Are you bombarding your students with too much new information in order to rush through the curriculum? Are they being rushed and left knowing and remembering very little of what has been ‘taught’?
Content: Focus On Attention, Meaning And Emotions
We shape our perceptions and understand our surroundings when past experiences connect with incoming sensory information. During this first phase of sensory data processing, we tend to be unaware of the intensity of the information being filtered for selection through our senses. However, it is important for English language teachers to understand, as mentioned in a previous post, that attention, meaning and emotions are key factors affecting which incoming sensory information our neurological system ‘chooses’ to process. Once the selected information has moved through the sensory processing stage, it reaches the short-term working memory. If your beautifully planned task reaches this stage, a number of other factors need to be taken into consideration
Teachers: Provide Limited Amounts Of Material
Short-term working memory works like a busy middleman using a more conscious level of processing that receives, recycles, sorts out, and finally assimilates incoming information with previously saved memories. However, this active processor has its limitations.
Limited Time And Storage
ESL / EFL teachers need to remember that short-term memory is exactly that. Some types of information are held there for less than 20 seconds – others much less.
Use your own experiences as an example. When you are trying to remember information, for example, a few things on a shopping list or a phone number, you will repeat it, perhaps try to visualise it or write it down or it fades away. Your students need the same opportunities and guidance when new material is presented.
Not only is time a factor, for English language teachers, it is important to know when planning lessons that the ‘storage space’ available in the short-term working memory system is limited.
Students can only hold small amounts of new information in their ‘minds’ at any given time. So it is important to avoid cognitive overload. A student cannot be expected to process more than nine parallel chunks of information at any one time.
Test yourselves. Ask someone to place ten random items on a tray for you to look at for a minute or say ten random names for you to repeat. How many can you remember? Why do you think telephone numbers are broken down into chunks?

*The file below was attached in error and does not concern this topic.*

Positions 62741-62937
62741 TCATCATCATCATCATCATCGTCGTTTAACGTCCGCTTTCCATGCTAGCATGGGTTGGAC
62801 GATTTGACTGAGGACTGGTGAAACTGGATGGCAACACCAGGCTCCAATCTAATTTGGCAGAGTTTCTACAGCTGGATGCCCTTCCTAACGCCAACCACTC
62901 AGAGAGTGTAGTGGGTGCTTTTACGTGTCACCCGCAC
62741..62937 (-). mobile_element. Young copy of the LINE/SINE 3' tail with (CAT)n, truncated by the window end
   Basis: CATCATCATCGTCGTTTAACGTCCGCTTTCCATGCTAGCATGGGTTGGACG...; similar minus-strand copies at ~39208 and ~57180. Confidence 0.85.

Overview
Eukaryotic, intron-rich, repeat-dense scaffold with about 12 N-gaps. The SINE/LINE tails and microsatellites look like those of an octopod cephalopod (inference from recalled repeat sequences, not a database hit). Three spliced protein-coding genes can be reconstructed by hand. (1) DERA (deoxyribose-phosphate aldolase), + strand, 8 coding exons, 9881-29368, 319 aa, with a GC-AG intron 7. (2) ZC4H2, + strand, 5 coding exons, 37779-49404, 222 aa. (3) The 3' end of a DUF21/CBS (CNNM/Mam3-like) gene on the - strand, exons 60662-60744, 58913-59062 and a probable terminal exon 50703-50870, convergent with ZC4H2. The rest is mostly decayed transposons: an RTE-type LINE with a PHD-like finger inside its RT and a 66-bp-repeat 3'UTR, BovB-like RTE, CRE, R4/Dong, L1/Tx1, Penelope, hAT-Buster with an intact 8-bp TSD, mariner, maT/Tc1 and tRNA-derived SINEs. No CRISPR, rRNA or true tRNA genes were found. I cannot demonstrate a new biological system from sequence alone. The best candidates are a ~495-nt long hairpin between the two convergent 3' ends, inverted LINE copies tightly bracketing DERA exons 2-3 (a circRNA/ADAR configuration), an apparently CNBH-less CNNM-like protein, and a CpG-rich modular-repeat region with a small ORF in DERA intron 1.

Repeat, Recycle, Rehearse, Reinforce
Because of the temporary, limited nature of this stage of information processing repeating and recycling information is essential. Any new topic being presented at needs reinforcement so neurological connections can be created and strengthened.
If not enough meaningful practice takes place, the carefully prepared subject material may fade away very quickly from the short-term working memory and not advance into the long-term memory system for processing and retention.
Alternatively, the material may be ‘stored’ in a ‘degraded’ form and become ‘lost’ in the memory system. If either of these happens, when your EFL / ESL students are presented with this topic in the future, they will be unable to retrieve very little about it. It will be as if you are presenting brand new material.
No Stress, Distractions Or Overload
In addition to short-term working memory’s limiting factors of ‘space’ and ‘time’ be aware that students cannot process information effectively when there is:
- a feeling of anxiety, distress, fear or any other negative emotional issue
- more than one simultaneous train of thought using the same sensory mode (teacher talking, student whispering to another class member)
Teachers — Top Tips
Try to keep your English language lessons ‘working memory friendly’
- Create an EFL / ESL classroom atmosphere that is calm and predictable.
- Keep students’ attention focused on the material being taught.
- Trigger previous knowledge to help students receive and integrate new information.
- Group information into familiar or meaningful sets.
- Present small, significant, manageable chunks of information.
- Go over new material more than once using different methods.
- Support limited memory capacity by using visuals, lists, diagrams, and highlighting essential information.
- Question students, to recycle information and confirm their understanding of the material being taught.
I have put together a useful and practical memory matters toolkit and checklist you can download to help you create lessons that are memory friendly.
Other Posts In This Series
If you are interested in finding out more about how to quickly and easily recognise and help struggling students and check if your lessons are ‘memory friendly’, join other teachers and professionals and check out any supporting free how-to-guides and resources. Enjoy!
Copyright Lesley Lanir. Contact the author to obtain permission for republication.
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If you have concerns about students, consult with educators and other professionals in your education establishment or school to determine what steps to take and how problems can be addressed.